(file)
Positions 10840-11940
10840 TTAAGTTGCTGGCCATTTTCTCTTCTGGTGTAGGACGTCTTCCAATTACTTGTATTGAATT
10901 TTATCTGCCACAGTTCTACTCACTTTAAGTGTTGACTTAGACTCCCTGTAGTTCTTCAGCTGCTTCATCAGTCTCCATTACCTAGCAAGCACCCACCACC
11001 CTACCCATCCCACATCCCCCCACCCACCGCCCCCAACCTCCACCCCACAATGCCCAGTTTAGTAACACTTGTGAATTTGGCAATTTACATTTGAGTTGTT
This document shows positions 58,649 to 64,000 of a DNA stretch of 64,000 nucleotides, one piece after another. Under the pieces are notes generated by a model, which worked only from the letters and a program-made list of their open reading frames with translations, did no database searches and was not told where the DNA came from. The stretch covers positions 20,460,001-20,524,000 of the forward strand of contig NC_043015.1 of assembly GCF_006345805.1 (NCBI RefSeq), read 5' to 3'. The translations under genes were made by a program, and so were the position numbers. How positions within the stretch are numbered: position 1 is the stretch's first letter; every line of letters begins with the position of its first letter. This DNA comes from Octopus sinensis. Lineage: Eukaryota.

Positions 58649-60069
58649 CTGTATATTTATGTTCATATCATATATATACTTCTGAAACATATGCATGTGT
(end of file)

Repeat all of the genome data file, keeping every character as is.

Positions 10840-11940
10840 TTAAGTTGCTGGCCATTTTCTCTTCTGGTGTAGGACGTCTTCCAATTACTTGTATTGAATT
10901 TTATCTGCCACAGTTCTACTCACTTTAAGTGTTGACTTAGACTCCCTGTAGTTCTTCAGCTGCTTCATCAGTCTCCATTACCTAGCAAGCACCCACCACC
11001 CTACCCATCCCACATCCCCCCACCCACCGCCCCCAACCTCCACCCCACAATGCCCAGTTTAGTAACACTTGTGAATTTGGCAATTTACATTTGAGTTGTT
This document shows positions 58,649 to 64,000 of a DNA stretch of 64,000 nucleotides, one piece after another. Under the pieces are notes generated by a model, which worked only from the letters and a program-made list of their open reading frames with translations, did no database searches and was not told where the DNA came from. The stretch covers positions 20,460,001-20,524,000 of the forward strand of contig NC_043015.1 of assembly GCF_006345805.1 (NCBI RefSeq), read 5' to 3'. The translations under genes were made by a program, and so were the position numbers. How positions within the stretch are numbered: position 1 is the stretch's first letter; every line of letters begins with the position of its first letter. This DNA comes from Octopus sinensis. Lineage: Eukaryota.

Positions 58649-60069
58649 CTGTATATTTATGTTCATATCATATATATACTTCTGAAACATATGCATGTGT